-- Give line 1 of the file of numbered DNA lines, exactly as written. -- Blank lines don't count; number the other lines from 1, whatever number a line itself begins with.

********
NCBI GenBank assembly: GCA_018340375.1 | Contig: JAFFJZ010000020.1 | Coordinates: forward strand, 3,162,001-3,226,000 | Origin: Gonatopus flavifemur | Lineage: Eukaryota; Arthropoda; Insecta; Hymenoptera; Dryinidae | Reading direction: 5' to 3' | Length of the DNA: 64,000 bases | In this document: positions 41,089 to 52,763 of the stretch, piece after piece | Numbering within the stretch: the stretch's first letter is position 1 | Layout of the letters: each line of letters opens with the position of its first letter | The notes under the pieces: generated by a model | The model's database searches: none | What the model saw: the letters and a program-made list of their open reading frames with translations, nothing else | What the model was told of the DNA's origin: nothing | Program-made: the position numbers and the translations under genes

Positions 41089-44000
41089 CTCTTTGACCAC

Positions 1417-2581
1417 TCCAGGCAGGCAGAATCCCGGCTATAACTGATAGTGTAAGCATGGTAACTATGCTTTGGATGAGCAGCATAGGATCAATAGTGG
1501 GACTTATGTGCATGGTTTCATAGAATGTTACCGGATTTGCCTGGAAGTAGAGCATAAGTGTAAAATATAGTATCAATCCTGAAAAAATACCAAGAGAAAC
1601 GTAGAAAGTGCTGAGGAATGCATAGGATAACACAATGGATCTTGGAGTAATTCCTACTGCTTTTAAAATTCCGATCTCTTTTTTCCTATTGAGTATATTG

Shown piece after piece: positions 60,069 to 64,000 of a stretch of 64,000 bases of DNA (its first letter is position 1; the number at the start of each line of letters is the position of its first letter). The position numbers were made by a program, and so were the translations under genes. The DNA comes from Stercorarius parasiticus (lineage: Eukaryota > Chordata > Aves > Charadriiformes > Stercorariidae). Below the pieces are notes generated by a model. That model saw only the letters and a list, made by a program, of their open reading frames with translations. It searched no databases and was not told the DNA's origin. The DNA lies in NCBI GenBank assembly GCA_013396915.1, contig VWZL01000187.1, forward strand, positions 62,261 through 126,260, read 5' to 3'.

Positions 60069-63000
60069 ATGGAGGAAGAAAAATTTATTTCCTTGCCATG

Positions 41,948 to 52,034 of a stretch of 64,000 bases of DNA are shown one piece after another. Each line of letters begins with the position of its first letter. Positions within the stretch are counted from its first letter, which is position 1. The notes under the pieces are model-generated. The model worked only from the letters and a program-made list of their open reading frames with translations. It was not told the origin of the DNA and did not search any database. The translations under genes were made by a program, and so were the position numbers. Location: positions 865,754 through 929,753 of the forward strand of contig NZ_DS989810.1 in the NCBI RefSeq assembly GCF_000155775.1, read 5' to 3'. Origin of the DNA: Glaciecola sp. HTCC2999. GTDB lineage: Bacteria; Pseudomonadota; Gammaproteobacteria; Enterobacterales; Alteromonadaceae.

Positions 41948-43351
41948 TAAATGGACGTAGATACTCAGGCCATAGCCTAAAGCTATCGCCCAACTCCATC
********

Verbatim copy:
NCBI GenBank assembly: GCA_018340375.1 | Contig: JAFFJZ010000020.1 | Coordinates: forward strand, 3,162,001-3,226,000 | Origin: Gonatopus flavifemur | Lineage: Eukaryota; Arthropoda; Insecta; Hymenoptera; Dryinidae | Reading direction: 5' to 3' | Length of the DNA: 64,000 bases | In this document: positions 41,089 to 52,763 of the stretch, piece after piece | Numbering within the stretch: the stretch's first letter is position 1 | Layout of the letters: each line of letters opens with the position of its first letter | The notes under the pieces: generated by a model | The model's database searches: none | What the model saw: the letters and a program-made list of their open reading frames with translations, nothing else | What the model was told of the DNA's origin: nothing | Program-made: the position numbers and the translations under genes